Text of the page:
Migration for economic reasons is a traditional response to the lack of opportunities in the poorest countries in West Africa, including Mali. Most Malian migrants travel to the richer neighbours along the African coast or to the Maghreb countries. There is free movement in the entire West African region. Mali benefits from the emigration of a large part of its unemployed youth as well as from substantial remittances which surpass the flow of development aid. Following the collapse of Libya, new routes towards Europe have opened up from the West African region through Mali and Niger. Mali has thus become both a migrant producing and a transit country for migration towards Europe. Human traffickers are of increasing importance to transport people over the dangerous Sahara desert, Libya and the Mediterranean Sea.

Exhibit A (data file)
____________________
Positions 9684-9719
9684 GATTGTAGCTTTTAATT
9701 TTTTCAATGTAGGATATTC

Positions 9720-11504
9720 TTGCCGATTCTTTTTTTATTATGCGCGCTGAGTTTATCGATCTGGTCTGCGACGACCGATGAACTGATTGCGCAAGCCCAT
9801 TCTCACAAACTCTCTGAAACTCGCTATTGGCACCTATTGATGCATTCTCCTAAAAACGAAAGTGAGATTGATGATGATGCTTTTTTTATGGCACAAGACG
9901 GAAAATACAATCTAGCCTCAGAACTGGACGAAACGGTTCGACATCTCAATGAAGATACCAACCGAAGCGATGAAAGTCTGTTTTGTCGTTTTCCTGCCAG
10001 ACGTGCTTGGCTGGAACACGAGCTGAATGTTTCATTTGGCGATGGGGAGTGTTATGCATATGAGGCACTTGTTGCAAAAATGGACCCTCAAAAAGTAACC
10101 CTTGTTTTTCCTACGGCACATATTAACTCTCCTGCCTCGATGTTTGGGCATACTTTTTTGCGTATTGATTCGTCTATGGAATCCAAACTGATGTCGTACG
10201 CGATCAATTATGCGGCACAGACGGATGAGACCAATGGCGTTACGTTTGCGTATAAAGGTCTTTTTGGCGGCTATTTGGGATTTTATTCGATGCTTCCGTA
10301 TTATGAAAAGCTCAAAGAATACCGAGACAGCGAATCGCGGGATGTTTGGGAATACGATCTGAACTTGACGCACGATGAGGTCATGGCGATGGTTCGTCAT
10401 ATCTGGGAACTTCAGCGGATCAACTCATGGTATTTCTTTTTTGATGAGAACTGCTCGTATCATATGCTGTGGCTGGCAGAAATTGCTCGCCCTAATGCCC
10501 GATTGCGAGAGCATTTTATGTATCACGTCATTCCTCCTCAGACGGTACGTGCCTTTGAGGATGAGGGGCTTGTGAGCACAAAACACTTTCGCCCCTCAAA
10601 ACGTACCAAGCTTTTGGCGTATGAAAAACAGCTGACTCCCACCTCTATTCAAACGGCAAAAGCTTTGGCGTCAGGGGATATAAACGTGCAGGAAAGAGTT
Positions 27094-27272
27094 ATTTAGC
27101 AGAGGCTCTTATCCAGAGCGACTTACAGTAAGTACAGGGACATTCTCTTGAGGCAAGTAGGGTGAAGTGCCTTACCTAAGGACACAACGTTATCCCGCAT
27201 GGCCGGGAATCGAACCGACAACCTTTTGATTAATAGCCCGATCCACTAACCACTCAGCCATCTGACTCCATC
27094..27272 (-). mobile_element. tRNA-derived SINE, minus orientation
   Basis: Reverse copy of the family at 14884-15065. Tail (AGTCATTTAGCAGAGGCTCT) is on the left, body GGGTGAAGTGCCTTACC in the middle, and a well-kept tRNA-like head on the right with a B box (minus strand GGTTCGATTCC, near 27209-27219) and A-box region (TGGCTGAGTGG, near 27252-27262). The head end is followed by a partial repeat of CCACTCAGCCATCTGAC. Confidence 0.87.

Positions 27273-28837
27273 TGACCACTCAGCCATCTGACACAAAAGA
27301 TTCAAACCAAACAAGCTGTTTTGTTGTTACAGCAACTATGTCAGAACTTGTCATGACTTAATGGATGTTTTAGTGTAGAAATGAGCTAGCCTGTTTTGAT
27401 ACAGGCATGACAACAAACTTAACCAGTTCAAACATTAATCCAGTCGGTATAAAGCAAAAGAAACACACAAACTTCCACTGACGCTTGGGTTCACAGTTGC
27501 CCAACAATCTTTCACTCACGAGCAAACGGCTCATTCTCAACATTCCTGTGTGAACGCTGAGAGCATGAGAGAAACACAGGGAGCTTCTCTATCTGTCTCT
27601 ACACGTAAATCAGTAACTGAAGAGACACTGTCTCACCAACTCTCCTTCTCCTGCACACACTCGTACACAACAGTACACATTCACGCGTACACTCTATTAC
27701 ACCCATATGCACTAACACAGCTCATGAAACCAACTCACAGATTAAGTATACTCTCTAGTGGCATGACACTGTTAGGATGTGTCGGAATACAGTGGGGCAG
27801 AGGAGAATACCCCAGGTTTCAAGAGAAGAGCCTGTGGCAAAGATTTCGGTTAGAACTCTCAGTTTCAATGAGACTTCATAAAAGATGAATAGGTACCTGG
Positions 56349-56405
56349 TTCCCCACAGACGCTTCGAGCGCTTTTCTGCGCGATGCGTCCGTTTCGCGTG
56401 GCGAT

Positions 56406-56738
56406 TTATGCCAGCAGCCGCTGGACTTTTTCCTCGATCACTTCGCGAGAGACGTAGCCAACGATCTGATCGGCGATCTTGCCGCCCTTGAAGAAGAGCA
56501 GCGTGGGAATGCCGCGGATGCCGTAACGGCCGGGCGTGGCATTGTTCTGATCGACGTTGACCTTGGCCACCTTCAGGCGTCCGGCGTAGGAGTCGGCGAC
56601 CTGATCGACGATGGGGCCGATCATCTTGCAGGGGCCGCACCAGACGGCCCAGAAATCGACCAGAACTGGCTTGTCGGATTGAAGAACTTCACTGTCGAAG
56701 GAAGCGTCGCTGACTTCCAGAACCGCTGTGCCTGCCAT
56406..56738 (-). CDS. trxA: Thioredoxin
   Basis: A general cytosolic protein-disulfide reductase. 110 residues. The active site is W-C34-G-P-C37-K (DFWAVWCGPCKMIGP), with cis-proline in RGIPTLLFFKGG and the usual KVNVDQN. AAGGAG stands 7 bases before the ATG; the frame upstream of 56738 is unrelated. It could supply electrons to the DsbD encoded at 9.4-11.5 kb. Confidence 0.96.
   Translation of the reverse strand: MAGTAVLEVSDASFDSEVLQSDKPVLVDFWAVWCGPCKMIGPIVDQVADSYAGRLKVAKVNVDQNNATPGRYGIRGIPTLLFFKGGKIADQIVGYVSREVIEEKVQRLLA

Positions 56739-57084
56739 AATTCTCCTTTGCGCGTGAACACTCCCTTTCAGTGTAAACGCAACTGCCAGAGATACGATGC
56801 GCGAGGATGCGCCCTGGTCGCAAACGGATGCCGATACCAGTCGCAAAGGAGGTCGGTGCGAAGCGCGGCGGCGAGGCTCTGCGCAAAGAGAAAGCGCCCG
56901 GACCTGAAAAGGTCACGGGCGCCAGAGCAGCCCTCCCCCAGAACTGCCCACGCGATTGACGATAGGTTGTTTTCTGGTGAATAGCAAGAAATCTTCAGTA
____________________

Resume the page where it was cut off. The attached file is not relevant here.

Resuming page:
The Malian economy is heavily dependent on cotton and mining as the main export products and is thus vulnerable to world market prices. Mali’s formal private sector accounts for less than 40,000 jobs. The majority of private sector businesses are organised as small informal family-based enterprises with little potential to move beyond a subsistence economy. The economy’s dependence on rain-fed agricultural activities remains a structural challenge due to changing weather conditions and the effects of climate change. The agricultural sector is characterised by low productivity due to lack of secure land tenure, a weak agricultural extension services and difficulties in accessing credit. The processing of agricultural produce remains limited. Despite measures taken by government to improve the business climate the World Bank Doing Business 2015 ranks Mali 146 out of 189 countries. Limiting factors include inadequate access to credit, cumbersome regulatory and fiscal procedures, corruption and national products not conforming to international standards.